Independent Student Newspaper Since 1969

The Badger Herald

Independent Student Newspaper Since 1969

The Badger Herald

Independent Student Newspaper Since 1969

The Badger Herald


Size might determine whether Evans goes pro

Lee Evans has a decision to make.

Wisconsin’s prolific wide receiver has had two-and-a-half weeks since the end of the season to mull over whether to declare early for the NFL draft. Without a bowl game to occupy his focus, or an obligation to announce anything before the league’s January deadline for underclassmen, no one is quite sure when he will decide.

What he will decide is still more ambiguous.

Draft rumors began to circulate midway through Evans’ 75-catch, 1,545-yard junior season. As long as UW had games remaining in 2001, Evans defeated speculation about his intentions following the year.

Then, after an emotional loss to Michigan on Nov. 17, Evans unexpectedly announced to a room full of reporters that he would “definitely” return for his senior year.

He has since rescinded the guarantee.

If Evans decides to go, he will certainly have takers.

As a Biletnikoff finalist and the Big Ten’s single-season receiving record-holder, NFL teams are not overlooking Evans. His quickness and knack for getting open is attractive to scouts from the precision-oriented league.

A month ago, ESPN draft expert Mel Kiper, Jr. called Evans the “best receiver in college football,” then went a step further and said he would fit favorably into the NFL.

The second statement may be the most important for what Evans’ decision must consider. Traditionally, he is viewed as an athlete whose qualities are better suited for the college game than the professional level. At 5-foot-11, Evans is not quite the prototypical NFL receiver.

“The taller receivers are more what the NFL is starting to get,” Evans said, mentioning the Minnesota Vikings’ 6-foot-4 all-pro Randy Moss. But he points out that Moss also has tremendous speed and leaping ability, attributes Evans is not lacking.

The key for Evans’ professional future will undoubtedly be how well he can take advantage of the attributes that make him a great college player to overcome his lack of height. Evans says the trend toward size is something he cannot control, but neither is his draft status–which may indeed hinge on that trend.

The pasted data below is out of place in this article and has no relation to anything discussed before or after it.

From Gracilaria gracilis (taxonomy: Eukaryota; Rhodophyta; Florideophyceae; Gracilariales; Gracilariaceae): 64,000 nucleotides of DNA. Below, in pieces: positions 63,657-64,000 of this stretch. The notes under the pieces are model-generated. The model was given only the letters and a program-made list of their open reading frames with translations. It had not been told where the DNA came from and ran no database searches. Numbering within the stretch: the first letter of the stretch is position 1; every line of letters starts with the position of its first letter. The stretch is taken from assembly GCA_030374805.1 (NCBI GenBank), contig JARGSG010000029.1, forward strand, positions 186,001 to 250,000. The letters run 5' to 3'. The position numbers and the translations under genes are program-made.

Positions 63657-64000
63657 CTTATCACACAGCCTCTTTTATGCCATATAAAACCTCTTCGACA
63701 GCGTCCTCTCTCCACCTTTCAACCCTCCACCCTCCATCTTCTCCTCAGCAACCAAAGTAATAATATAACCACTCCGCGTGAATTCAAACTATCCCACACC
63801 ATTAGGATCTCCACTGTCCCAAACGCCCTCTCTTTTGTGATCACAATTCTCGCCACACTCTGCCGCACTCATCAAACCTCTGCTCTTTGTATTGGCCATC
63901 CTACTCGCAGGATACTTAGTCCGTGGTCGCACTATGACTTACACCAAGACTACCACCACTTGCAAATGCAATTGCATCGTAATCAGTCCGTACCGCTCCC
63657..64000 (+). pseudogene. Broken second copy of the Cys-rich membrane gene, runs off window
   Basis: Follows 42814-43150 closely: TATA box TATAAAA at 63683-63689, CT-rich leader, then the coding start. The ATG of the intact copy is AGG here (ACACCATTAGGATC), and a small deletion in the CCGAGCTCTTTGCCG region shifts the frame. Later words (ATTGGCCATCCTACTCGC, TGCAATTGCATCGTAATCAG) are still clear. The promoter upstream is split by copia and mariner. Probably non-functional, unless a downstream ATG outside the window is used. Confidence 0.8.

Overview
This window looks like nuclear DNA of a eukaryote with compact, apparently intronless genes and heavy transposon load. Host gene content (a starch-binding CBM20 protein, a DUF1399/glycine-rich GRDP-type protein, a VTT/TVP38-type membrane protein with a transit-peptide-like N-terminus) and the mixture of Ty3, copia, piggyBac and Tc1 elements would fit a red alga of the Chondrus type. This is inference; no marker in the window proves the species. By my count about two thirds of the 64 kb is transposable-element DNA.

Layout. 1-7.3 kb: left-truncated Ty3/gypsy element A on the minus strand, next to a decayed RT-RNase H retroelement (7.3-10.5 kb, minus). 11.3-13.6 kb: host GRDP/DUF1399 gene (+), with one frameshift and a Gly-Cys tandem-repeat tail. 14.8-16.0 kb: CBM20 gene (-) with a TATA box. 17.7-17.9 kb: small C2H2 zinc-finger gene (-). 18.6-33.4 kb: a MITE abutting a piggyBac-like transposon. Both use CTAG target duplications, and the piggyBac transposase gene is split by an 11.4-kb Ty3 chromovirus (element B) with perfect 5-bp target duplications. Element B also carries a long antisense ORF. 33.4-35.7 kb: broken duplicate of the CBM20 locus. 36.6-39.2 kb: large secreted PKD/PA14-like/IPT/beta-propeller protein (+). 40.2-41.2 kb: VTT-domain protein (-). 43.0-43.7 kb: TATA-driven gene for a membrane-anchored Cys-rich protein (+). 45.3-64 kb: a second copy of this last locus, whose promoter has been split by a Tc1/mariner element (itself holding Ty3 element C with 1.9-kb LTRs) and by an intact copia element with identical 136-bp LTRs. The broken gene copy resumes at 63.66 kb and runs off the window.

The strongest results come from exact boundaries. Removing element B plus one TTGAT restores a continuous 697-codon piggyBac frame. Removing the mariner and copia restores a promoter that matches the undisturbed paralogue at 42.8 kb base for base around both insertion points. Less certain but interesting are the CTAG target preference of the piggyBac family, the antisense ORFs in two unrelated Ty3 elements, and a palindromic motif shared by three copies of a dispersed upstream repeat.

Last year, only nine of the 35 receivers drafted were Evans’ size or smaller, and none were selected earlier than the fifth round. Just six of those 2001 draftees remain on NFL rosters, and the only underclassman of the bunch, former Florida wideout John Capel, was cut by the Chicago Bears.

None of this worries Evans.

“There’s receivers in the league shorter than I am,” he said. “The NFL takes into account a whole bunch. Not just size but speed, agility, playmaking and all this other stuff.”

This fall Evans saw a former teammate, Miami Dolphins wide receiver Chris Chambers, illustrate just that. Chambers, whom Evans played alongside in high school and at Wisconsin, is barely 6 foot but has emerged as one of the NFL’s premier rookies, totaling 640 yards and seven touchdowns.

But Chambers did not leave UW until after his senior year.

Scouting expert Joel Buchsbaum said this extra season would benefit the 20-year-old Evans. Another year in school might help him develop further and better prepare for the NFL, the way Chambers was able to. Kiper said Evans is already more polished than the Dolphins rookie.

Chambers, who never had a season at UW like Evans’ 2001, slipped to the second round last April. Two other Badgers–juniors Michael Bennett and Jamar Fletcher–were first-round selections.

Buchsbaum told the Milwaukee Journal Sentinel he thinks Bennett and Fletcher came out too early. Fletcher has no interceptions for the Dolphins and, other than a 113-yard and two-touchdown performance Sunday, Bennett has been unimpressive as a Viking.

Bennett had cited the risk of injury and financial reasons when making his declaration; he said he needed to provide for his family. Evans’ parents want him to stay in school, and money is apparently not a concern.

Injuries might be. And Evans certainly will not get any taller.

But no one is exactly sure what motivates Evans to pick either way. Perhaps his second-place finish in the Biletnikoff balloting will encourage him to return for another shot at that trophy, or the Heisman. The Biletnikoff winner, Josh Reed, is apparently ready to leave LSU early.

Evans’ standing in the draft will partly depend on how many other underclassmen decide to leave. Indications show that Pittsburgh’s Antonio Bryant, 2000’s Biletnikoff winner, and Tennessee’s Donte Stallworth also plan on entering early. Never mind that there is also a strong senior class flooding the pool, potentially pushing Evans further down the list.

“Some of the other cats have got a little bit more recognition than me,” Evans said. “But that doesn’t really matter. I’m just trying to play ball all the time.”
Where he will be playing ball, we should know within a few weeks.

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